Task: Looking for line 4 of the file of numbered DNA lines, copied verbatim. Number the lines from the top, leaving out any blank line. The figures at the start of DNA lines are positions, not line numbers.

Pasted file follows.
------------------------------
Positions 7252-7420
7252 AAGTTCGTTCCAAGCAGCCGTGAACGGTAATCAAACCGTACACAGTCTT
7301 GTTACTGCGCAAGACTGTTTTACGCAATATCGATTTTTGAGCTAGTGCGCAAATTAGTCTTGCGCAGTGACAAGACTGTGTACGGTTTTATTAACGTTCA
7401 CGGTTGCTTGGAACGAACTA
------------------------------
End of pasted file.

7401 CGGTTGCTTGGAACGAACTA